Multidisciplinary team awarded catalyst grant funding through the President’s Research Excellence program
Decades of research has shown that diet and exercise are key factors that impact risks associated with cancer and metabolic disorders such as obesity, cardiovascular disease and diabetes. Such knowledge has led to public health recommendations that encourage healthy diets and a focus on fitness to promote disease management and improved health outcomes.
Due to each individual’s unique physiology, a one-size-fits-all diet or fitness regimen to improve health does not translate to widespread success. That’s where the concept of precision nutrition comes in. It utilizes a person’s DNA and genetics, microbiome and metabolic responses to specific foods or dietary patterns to determine the most effective eating and exercise plan to promote health and prevent and treat disease.
Researchers at The Ohio State University have been conducting interdisciplinary and leading-edge research in human genetics and gene expression, along with the rapidly growing fields of the microbiome, metabolomics and lipidomics. Funding through The Ohio State University President’s Research Excellence program will allow them to upscale their research, which has the potential to affect health outcomes in many populations around the world.
Steven Clinton, MD, PhD, professor of Internal Medicine at The Ohio State University College of Medicine, has established a multidisciplinary team from The Ohio State University Comprehensive Cancer Center – Arthur G. James Cancer Hospital and Richard J. Solove Research Institute (OSUCCC – James); the College of Food, Agricultural and Environmental Sciences; the College of Arts and Sciences; the College of Education and Human Ecology; and the College of Engineering.
The team will first develop and implement new technology in bioinformatics, artificial intelligence and machine learning in order to integrate data across multiple research platforms. The human genome encompasses 40,000 genes, and thousands of metabolites circulate in our blood daily to impact our biology. Increasingly, researchers appreciate that the thousands of species of microbes inhabiting our body, particularly the digestive tract, are commensal and a healthy microbiome is necessary for optimal human health.
“The ability to optimize diets and exercise plans for diseases, such as obesity, diabetes, cardiovascular disease, neurodegenerative diseases and cancer based on scientific outcomes will be a game-changer in the field,” Dr. Clinton says. “It can also impact agriculture and food science through efforts to develop more healthful phytochemical-rich crops and novel functional foods targeting specific disease processes.”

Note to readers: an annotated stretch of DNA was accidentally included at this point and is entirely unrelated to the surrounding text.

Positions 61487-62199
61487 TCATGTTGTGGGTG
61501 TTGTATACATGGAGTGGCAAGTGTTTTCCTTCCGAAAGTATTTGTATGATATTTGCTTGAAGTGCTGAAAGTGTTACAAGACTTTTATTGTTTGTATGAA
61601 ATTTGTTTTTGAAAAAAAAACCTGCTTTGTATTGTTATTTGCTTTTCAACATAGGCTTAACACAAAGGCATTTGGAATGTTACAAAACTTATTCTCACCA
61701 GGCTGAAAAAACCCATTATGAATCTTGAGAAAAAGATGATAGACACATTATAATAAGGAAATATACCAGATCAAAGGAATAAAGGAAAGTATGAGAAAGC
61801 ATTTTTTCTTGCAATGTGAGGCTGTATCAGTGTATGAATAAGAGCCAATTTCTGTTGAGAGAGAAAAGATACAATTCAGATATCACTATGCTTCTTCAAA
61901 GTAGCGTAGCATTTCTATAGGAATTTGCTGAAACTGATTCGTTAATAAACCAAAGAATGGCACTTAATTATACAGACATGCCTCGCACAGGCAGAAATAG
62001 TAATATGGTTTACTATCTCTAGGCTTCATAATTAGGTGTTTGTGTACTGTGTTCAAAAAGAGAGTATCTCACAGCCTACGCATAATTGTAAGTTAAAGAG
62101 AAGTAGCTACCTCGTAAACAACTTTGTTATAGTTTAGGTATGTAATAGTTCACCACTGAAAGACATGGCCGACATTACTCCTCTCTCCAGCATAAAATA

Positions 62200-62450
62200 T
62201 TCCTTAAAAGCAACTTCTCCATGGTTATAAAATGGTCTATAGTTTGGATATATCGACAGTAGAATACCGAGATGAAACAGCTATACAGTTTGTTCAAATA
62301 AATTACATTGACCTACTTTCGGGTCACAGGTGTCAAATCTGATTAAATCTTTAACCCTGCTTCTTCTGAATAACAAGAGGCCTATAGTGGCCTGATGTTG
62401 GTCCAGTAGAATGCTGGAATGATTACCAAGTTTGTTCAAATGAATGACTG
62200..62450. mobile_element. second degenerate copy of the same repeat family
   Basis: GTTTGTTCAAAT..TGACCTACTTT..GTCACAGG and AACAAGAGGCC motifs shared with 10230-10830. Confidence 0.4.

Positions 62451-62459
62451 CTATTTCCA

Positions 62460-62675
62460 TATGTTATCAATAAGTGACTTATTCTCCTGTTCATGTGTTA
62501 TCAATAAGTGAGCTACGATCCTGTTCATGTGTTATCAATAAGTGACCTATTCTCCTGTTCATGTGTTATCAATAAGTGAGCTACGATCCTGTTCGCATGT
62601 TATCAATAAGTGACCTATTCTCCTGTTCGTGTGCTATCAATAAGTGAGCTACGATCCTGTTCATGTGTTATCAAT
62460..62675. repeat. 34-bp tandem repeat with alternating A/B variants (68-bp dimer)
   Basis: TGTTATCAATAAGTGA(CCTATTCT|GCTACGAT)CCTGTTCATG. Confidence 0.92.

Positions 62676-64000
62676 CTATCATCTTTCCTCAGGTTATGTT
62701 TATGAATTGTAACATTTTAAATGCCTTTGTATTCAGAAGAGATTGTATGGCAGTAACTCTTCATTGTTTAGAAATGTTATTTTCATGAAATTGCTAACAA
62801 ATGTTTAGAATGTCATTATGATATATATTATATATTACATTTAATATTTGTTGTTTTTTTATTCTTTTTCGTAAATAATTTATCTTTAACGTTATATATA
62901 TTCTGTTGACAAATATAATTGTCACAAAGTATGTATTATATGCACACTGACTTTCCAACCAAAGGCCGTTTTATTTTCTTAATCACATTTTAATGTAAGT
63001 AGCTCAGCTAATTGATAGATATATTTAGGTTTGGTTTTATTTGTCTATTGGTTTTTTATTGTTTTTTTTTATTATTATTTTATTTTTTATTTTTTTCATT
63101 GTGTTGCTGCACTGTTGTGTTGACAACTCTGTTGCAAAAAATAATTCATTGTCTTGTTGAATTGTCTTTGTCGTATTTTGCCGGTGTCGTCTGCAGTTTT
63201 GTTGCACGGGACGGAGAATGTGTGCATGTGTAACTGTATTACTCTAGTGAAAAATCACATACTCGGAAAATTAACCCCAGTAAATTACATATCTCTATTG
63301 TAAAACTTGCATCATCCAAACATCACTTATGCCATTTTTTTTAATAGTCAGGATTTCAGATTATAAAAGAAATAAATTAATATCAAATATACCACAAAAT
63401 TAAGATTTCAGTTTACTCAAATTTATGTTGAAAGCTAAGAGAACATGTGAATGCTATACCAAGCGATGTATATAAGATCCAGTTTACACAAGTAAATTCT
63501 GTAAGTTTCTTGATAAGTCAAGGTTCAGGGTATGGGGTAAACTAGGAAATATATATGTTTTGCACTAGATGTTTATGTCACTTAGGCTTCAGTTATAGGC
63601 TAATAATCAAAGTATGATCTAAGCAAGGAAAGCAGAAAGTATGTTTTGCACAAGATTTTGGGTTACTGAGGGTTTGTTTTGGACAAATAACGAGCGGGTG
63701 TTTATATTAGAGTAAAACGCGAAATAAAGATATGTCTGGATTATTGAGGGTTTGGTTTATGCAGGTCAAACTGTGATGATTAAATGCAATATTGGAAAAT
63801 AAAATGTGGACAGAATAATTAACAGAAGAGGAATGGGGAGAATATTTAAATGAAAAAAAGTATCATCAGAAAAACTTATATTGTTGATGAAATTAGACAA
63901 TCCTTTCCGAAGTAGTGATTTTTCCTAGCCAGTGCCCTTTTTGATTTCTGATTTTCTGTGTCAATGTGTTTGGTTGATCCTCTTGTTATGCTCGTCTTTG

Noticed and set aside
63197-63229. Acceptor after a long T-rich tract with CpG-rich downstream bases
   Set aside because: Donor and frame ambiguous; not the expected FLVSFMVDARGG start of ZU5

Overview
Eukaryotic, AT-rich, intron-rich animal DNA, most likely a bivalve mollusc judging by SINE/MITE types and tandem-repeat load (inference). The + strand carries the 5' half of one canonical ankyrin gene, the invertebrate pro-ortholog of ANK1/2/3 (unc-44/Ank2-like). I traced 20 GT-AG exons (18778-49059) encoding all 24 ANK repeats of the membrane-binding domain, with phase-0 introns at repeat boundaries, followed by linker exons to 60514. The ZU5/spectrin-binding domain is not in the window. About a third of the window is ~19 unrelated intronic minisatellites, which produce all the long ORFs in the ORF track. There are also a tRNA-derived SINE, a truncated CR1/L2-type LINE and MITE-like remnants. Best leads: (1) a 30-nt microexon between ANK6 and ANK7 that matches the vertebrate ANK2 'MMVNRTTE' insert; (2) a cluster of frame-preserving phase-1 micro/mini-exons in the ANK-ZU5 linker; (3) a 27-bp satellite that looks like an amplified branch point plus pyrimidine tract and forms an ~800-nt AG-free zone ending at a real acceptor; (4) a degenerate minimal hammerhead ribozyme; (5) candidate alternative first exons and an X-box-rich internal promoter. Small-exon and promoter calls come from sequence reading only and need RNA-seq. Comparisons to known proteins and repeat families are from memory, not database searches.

The team will analyze human samples collected from clinical trials at OSUCCC – James. For example, one trial focuses on cancer survivors, who are often at greater risk of cardiometabolic diseases due to the rigors of cancer therapy. This large intervention trial focusing on the Healthy Eating Index from the Dietary Guidelines for Americans in cancer survivors provides biosamples to assess the impact of the diet on the host microbiome through metagenomics and thousands of metabolites in blood and urine.
“People consume dozens of nutrients and a multitude of other bioactive compounds in food, and metabolism can now be assessed by measuring thousands of metabolic intermediates in blood, urine and stool,” says Dr. Clinton. “We now have the tools to unravel a complex, dynamic and integrated system to tailor a diet to each patient.”
The tailoring process will rely on advanced statistical models and bioinformatics, coupled with machine learning and artificial intelligence to generate algorithms defining the best-fitting diet and fitness plan for each individual. These tools can integrate large and complex datasets with numerous variables and determine a small set of solutions.
“Although we will initially focus upon the healthy dietary pattern for cancer survivors, the collaborative transdisciplinary teams can apply this integrated approach to dozens of research questions related to optimizing diets and exercise plans for many diseases, such as obesity, diabetes, cardiovascular disease and neurodegenerative diseases, among others,” says Dr. Clinton. “These efforts can also impact agriculture and food science through attempts to develop more healthful phytochemical-rich crops and novel functional foods targeting specific disease processes.”
The work of Dr. Clinton and his team, which is funded as a Catalyst proposal by the President’s Research Excellence program, positions Ohio State as a leader in the field of precision nutrition modern omics, which is the analysis of large amounts of data representing an entire set of some kind. With the ability to be applied to a spectrum of disease and metabolic disorders, a system to tailor a patient’s diet and fitness regime using machine learning can have wide-reaching impacts in modern medicine.